So the Crusades had nothing to do with Muslim aggression into Europe mixed in with some religious extremism of their own? Of course it was all the groups fault of whom you don’t like.
I know, I’ve been away a while, been busy with work and too lazy to post.
First off, it’s the secular politically correct crap that’s been damaging the military for years that lead to Major Hasan’s shooting rampage.
I’m not sure how many of you here are or were in the military, because I have been enlisted for 10 years now.
Commissioned Officers are required to obtain and retain a Secrete Clearance to first receive their commission and promote up the ranks. This is from an FBI press release on 09NOV09.
“Major Hasan came to the attention of the FBI in December 2008 as part of an unrelated investigation being conducted by one of our Joint Terrorism Task Forces (JTTFs).”
With the FBI being aware of Hasan and his outspoken stance on the war because of Islam and his poor OERs, Hasan should have been stripped of his secrete clearance and his commission at least a 11 months before the shooting. But due to political correctness, which has no place in the military, people were afraid to do their job and deal with the enemy from within. They didn’t want an EO complaint against them or a civil lawsuit for “religious discrimination” when the jerk off wasn’t qualified to retain his secrete clearance.
And you’re griping about the Oath of Enlistment and the Bible verse on the ACOG?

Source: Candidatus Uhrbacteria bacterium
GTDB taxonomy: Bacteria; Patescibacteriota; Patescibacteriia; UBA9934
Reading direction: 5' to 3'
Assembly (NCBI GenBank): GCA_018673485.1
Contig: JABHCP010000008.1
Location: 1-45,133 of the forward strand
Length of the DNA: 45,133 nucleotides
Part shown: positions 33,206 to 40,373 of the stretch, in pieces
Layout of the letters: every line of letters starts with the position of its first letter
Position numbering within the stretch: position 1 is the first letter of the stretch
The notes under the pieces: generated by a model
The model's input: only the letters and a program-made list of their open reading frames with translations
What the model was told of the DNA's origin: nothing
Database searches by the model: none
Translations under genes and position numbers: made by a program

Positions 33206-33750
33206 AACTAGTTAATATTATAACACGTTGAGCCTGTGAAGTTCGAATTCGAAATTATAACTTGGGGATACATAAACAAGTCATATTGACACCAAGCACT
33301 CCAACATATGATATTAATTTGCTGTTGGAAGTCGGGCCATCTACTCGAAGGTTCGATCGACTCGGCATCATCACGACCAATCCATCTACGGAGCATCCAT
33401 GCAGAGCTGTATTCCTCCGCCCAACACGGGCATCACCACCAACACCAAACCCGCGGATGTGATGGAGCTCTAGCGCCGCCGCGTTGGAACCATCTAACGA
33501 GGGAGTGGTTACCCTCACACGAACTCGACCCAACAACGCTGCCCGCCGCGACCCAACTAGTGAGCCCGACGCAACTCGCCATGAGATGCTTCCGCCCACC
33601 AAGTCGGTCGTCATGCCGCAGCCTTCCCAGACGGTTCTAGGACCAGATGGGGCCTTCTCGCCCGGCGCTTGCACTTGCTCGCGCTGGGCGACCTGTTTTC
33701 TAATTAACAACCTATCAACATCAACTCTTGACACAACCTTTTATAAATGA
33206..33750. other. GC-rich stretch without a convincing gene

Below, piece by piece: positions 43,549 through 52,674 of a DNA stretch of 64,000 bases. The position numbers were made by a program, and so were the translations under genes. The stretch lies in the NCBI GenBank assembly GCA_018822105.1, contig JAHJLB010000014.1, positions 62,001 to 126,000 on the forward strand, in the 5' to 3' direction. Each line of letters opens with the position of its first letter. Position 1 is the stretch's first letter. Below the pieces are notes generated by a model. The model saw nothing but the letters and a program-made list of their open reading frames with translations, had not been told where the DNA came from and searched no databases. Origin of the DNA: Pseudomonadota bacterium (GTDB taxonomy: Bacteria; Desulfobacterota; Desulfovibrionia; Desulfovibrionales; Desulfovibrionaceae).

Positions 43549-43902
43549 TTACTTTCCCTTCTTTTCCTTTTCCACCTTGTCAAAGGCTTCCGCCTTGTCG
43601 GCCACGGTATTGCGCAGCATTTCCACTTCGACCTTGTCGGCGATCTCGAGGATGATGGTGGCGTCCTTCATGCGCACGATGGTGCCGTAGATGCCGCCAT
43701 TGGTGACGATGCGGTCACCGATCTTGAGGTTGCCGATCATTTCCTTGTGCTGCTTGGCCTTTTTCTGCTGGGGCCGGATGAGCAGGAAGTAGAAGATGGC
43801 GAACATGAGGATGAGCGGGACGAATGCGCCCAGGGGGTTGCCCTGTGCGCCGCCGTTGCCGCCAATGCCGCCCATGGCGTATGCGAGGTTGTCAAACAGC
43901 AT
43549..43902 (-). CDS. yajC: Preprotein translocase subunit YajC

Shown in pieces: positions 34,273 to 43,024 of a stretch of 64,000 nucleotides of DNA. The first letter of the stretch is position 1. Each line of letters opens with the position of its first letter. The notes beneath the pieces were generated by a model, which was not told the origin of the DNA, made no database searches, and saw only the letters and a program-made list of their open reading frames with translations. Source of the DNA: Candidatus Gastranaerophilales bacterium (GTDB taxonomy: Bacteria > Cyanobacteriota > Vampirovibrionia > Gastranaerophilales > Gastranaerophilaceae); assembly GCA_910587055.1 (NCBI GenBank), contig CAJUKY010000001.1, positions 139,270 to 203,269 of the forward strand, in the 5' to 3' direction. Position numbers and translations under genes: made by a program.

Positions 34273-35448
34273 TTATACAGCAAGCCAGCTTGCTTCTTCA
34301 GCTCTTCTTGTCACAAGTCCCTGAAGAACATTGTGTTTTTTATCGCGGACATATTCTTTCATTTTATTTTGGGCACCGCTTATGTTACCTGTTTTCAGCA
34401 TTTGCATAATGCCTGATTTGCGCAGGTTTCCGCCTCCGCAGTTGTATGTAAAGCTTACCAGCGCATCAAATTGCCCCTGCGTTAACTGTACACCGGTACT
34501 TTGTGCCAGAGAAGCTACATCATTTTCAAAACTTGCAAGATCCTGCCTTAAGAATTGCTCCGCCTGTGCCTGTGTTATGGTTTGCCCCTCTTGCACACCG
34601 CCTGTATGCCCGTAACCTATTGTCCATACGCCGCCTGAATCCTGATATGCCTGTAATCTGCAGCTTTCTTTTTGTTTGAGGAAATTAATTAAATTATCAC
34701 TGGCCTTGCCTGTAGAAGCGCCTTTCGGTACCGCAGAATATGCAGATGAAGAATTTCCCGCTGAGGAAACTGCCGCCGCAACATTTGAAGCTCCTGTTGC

First off, who gives a crap about what the Supreme Court declares ceremonial when the Founders clearly wrote Natures God in the Declaration of Independence?
Anyone who buys into the ceremonial crap and wants to eliminate religion completely from any government reference goes against the founding of this country and the intents of the founders.
It’s funny, I have two very good friends who are pagan and they actually thought the verse markings on the ACOG were cool. I personally don’t care. I love the ACOG because it is a great piece of equipment and if there were any markings that “offended” me I would scratch them and tell my supply sergeant I slipped and fell on some rocks during training.
Why don’t you leave the opinion poles up to we Soldiers?
As for eliminating the Chaplain Corps? That’s one of the stupid notions I’ve ever heard. The military deems service members are entitled to religious guidance and the free practice thereof for their morale as most humans are spiritual in some form or fashion. Also, there are often times when a Soldier will only speak to a Chaplain about certain problems because they want to confidentiality that only a Chaplain can bring.
It’s not disturbing, it’s not a real issue except with people who hate religion. Most Soldiers and people in the United States are religious, deal with it.
I’d say the Crusades had a lot more to do with Europe needing a way to get rid of some unwanted younger nobility than Muslim aggression, which provided a convenient excuse.
You seem to be confusing “secular politically correct crap” with religious politically correct crap. A proper secular army would have told Hasan to shut his damn mouth much sooner, and would have relieved him of his commission if he didn’t. It’s because religious groups demand preferential treatment for their nonsense that it didn’t.